“I’m not sure this is the solution to get us there,” he said. “It’s time for us to take a bottom up approach. I get nervous about standing up and staffing and financing another government program.”

After the committee hearing, Sass said Republican lawmakers failed to realize their unique role in Colorado shaping statewide education policy. The state’s constitution gives no authority to the governor, the education commissioner or the State Board of Education to create a strategic plan.

“We need someone to drive this conversation,” he said. “If the legislature won’t, who will?”

Priola said in an interview that he had hoped for more time to lobby Senate leadership and members of the committee. Instead, he said he’d try again next year.

“We live in a state with 178 school districts and thousands of schools,” he said. “There can’t be one way of doing things, but there also can’t be 1,000. There has to be some commonality on what we’re doing and what direction we’re heading.”

Rankin was less committed in trying again next year.

“I want to think about,” he said. “I don’t think this elected, term-limited legislature with the background they come from can develop the kind of leadership needed for this movement.”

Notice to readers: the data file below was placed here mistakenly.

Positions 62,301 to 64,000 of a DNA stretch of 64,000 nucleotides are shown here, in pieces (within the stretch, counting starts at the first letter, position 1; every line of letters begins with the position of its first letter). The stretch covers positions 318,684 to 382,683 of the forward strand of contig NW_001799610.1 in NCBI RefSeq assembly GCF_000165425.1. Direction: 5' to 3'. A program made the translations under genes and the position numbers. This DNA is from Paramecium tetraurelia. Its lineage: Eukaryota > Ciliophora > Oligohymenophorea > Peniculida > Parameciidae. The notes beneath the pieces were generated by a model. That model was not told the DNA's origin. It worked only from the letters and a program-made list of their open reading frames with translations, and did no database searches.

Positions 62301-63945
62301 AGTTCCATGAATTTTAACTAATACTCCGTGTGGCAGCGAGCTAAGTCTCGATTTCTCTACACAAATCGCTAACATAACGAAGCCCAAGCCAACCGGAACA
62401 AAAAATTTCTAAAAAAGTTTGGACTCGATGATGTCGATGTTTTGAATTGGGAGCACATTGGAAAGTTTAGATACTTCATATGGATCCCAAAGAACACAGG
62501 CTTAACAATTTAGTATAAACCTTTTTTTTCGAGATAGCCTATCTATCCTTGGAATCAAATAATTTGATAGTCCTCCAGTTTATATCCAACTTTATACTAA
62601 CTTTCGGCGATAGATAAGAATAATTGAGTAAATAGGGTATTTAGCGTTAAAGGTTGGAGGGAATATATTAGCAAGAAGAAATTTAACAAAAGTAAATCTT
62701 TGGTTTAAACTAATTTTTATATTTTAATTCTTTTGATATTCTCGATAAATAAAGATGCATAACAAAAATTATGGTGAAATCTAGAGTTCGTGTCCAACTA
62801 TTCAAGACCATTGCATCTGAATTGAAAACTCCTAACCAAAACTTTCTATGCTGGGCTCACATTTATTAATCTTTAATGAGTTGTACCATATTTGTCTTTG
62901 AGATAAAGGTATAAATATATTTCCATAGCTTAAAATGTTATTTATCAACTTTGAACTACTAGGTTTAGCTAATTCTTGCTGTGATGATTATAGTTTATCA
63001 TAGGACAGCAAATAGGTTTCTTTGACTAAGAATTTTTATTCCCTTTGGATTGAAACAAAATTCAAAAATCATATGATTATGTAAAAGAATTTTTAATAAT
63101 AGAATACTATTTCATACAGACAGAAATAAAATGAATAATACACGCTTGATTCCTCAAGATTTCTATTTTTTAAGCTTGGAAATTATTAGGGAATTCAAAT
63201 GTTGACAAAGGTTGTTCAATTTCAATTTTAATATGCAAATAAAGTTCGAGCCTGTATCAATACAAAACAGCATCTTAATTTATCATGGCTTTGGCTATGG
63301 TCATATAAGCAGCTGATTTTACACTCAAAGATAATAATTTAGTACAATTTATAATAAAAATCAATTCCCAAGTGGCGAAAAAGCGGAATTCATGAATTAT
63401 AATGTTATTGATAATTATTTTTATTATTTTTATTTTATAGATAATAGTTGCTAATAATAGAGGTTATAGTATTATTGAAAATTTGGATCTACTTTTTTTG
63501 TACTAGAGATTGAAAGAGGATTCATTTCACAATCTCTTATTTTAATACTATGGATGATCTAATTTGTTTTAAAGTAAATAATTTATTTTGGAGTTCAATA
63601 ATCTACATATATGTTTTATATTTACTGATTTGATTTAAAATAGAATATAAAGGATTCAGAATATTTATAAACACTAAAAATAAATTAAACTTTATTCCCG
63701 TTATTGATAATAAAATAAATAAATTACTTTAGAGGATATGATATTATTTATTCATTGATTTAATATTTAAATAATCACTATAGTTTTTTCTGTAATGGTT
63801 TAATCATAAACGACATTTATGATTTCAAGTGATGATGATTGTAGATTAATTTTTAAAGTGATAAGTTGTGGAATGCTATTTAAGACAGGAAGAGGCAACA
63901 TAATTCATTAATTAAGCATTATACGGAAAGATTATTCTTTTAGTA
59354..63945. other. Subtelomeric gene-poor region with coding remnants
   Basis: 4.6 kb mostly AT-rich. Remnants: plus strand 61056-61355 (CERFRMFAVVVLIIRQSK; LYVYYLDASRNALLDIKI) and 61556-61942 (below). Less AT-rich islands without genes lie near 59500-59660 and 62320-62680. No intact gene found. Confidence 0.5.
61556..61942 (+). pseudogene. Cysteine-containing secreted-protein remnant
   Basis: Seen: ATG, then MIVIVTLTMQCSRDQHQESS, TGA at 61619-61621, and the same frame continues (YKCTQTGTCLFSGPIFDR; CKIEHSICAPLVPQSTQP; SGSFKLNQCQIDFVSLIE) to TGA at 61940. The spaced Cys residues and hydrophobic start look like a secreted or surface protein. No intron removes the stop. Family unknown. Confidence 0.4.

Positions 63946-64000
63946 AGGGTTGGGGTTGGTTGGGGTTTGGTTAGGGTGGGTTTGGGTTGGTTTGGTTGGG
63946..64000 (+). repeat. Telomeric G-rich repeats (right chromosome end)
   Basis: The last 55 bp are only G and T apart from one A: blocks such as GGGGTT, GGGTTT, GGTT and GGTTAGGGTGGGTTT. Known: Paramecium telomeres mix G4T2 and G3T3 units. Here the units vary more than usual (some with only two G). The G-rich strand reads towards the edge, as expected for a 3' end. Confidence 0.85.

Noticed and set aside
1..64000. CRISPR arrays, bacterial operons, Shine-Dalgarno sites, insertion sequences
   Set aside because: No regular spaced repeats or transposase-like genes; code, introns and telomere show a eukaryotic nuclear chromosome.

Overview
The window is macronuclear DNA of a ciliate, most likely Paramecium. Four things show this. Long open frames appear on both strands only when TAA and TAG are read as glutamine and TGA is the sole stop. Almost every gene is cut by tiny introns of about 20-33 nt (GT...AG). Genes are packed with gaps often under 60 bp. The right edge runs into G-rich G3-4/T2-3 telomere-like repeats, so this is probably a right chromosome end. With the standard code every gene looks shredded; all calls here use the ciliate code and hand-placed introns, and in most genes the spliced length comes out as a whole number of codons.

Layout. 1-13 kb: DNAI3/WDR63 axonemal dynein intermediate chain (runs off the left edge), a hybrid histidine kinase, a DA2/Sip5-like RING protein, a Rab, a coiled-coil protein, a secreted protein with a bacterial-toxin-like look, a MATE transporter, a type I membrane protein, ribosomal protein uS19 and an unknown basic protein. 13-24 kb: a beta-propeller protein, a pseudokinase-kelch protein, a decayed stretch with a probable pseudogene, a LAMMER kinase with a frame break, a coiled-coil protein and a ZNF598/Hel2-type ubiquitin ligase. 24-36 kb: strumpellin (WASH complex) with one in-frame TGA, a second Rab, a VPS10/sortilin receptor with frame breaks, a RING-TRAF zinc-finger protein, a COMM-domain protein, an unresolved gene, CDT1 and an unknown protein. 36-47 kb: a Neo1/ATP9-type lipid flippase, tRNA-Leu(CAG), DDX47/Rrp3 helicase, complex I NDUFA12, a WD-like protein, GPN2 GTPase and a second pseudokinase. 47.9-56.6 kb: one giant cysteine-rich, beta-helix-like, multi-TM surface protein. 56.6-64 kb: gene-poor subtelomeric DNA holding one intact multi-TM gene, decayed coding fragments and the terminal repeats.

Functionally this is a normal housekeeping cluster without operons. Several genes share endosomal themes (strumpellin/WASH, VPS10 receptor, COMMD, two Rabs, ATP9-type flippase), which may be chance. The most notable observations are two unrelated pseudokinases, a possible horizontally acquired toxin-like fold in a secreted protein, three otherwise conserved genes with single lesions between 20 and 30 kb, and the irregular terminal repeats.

The death of House Bill 1287 puts another bipartisan piece of legislation on shaky ground.

House Bill 1340, sponsored by state Reps. Alec Garnett, a Denver Democrat, and Paul Lundeen, a Monument Republican, would create a committee of lawmakers to study and make changes to the way Colorado funds its schools.

The state House of Representatives was expected to hold its final vote on that bill Wednesday morning. But Democratic leadership pushed the vote by a day.

Some Democrats in the House saw the two bills as a package, while Republicans in the Senate saw them as competing. With partisan rancor flaring in the waning days of the session, House Democrats could return the favor and kill the finance study bill.

Rankin, the House Republican, said he hoped his chamber’s leadership would let the finance study bill move forward. He introduced a similar bill two years ago but was unable to get the bill through the legislative process.

“I think it’s a good idea to take a hard look at school finance. Maybe we can get some dialogue going,” he said, adding that he believes lawmakers still need to think about a strategic plan for its schools.

Hamner, the House Democrat, said she also supported the finance study.

“I think their bill will be just fine,” she said. “Unless the Senate decides to kill it in State Affairs.”

budget bump

Mayor’s budget includes funding for homeless students, 3-K for All, and air-conditioned classrooms

PHOTO: Edwin J. Torres/ Mayoral Photo Office
New York City Mayor Bill de Blasio unveils his executive budget.